var ws = new WebSocket('ws://localhost:3000/');
  for await (let message of ws) {
    console.log(message);
  }
};

Now for that polyfill. You may recall from Chris Aquino’s blog series that, for an object to be iterable with the for...of loop, you must define the Symbol.iterator property on that object. Similarly, to make an object async iterable with the for await...of loop, its Symbol.asyncIterator property must be defined. Here’s an implementation:

// Add an async iterator to all WebSockets
WebSocket.prototype[Symbol.asyncIterator] = async function*() {
  while(this.readyState !== 3) {
    yield (await oncePromise(this, 'message')).data;
  }
};

This async iterator waits to receive a message, then yields the data attribute of the WebSocket’s MessageEvent. The oncePromise() function is a bit of a hack: it returns a Promise that resolves when an event occurs, then immediately unsubscribes:

// Generate a Promise that listens only once for an event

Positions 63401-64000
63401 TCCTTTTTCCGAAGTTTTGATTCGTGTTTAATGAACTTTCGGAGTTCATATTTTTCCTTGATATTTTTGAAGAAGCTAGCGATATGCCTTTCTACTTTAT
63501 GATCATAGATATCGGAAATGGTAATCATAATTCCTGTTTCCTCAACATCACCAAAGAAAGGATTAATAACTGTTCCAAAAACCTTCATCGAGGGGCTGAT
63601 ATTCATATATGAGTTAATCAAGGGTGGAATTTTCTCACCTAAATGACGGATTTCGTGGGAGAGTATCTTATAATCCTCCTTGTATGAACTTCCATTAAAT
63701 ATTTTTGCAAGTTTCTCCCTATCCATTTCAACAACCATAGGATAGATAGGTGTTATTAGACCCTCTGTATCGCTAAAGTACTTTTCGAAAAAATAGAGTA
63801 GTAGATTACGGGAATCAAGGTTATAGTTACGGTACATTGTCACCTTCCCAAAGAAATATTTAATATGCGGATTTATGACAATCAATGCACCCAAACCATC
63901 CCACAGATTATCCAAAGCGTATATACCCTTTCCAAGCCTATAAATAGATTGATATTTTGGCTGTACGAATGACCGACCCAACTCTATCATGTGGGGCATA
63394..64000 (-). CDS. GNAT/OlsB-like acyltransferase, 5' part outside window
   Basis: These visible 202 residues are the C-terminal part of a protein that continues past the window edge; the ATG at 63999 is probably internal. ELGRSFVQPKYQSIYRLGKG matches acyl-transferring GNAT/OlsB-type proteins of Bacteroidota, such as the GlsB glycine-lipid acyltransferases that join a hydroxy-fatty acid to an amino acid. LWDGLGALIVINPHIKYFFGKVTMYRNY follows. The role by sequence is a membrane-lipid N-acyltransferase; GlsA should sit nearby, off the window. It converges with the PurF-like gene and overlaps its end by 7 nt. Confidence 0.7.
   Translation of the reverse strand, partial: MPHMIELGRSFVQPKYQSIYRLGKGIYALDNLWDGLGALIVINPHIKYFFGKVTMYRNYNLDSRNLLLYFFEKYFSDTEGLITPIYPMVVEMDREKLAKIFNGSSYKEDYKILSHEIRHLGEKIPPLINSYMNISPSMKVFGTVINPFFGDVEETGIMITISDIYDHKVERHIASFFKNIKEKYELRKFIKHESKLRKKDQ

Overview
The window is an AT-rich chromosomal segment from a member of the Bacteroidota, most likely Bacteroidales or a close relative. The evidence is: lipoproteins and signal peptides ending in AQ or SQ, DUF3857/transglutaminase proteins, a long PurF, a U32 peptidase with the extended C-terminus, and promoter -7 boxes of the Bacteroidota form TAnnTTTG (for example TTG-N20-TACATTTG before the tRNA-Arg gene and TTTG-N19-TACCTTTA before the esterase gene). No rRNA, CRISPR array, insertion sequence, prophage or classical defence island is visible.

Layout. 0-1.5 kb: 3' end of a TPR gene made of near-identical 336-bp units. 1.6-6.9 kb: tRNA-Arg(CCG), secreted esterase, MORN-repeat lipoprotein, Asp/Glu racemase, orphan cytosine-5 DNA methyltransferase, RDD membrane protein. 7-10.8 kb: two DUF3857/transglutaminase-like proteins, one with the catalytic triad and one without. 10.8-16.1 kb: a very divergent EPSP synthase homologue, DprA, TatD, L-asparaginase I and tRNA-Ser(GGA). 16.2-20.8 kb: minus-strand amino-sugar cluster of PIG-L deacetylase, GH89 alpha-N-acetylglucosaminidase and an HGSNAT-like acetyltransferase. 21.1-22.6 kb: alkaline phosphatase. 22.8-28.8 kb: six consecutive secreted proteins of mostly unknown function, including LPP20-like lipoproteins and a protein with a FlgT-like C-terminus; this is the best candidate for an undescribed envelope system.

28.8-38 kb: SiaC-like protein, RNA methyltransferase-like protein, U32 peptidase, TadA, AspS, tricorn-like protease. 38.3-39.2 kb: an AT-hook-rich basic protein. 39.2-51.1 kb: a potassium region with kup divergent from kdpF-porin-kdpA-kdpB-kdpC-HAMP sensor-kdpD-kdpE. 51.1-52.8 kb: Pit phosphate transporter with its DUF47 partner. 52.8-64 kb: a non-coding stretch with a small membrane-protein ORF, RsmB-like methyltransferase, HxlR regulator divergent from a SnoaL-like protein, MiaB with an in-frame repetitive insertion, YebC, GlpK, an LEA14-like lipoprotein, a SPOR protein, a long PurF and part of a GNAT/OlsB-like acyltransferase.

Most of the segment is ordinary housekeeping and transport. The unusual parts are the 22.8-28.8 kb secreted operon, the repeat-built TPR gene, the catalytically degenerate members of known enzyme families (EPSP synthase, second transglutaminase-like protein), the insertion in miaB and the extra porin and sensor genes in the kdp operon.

var oncePromise = (emitter, event) => {
  return new Promise(resolve => {
    var handler = (...args) => {
      emitter.removeEventListener(event, handler);
      resolve(...args);
    };
    emitter.addEventListener(event, handler);
  });
};

It seems inefficient, but it really tidies up our async iterator. If you have a chatty WebSocket server running at http://localhost:3000, you can watch messages stream in by invoking run():

run();
// => "hello"
// => "sandwich"
// => "otters"
// ...

Hard Example: Rewrite RxJS

Now for the ultimate challenge. Functional reactive programming (FRP) is all the rage in UI programming, and in JavaScript, RxJS is the most popular library for this programming style. RxJS models event sources as Observables—they’re like an event stream or lazy array that can be modified with familiar array idioms like map() and filter().

Since FRP complements JavaScript’s non-blocking philosophy, it’s possible an RxJS-like API will make it to a future version of JavaScript. Meantime, we can write our own RxJS clone with async generators in just 80 lines of code! Here’s the challenge: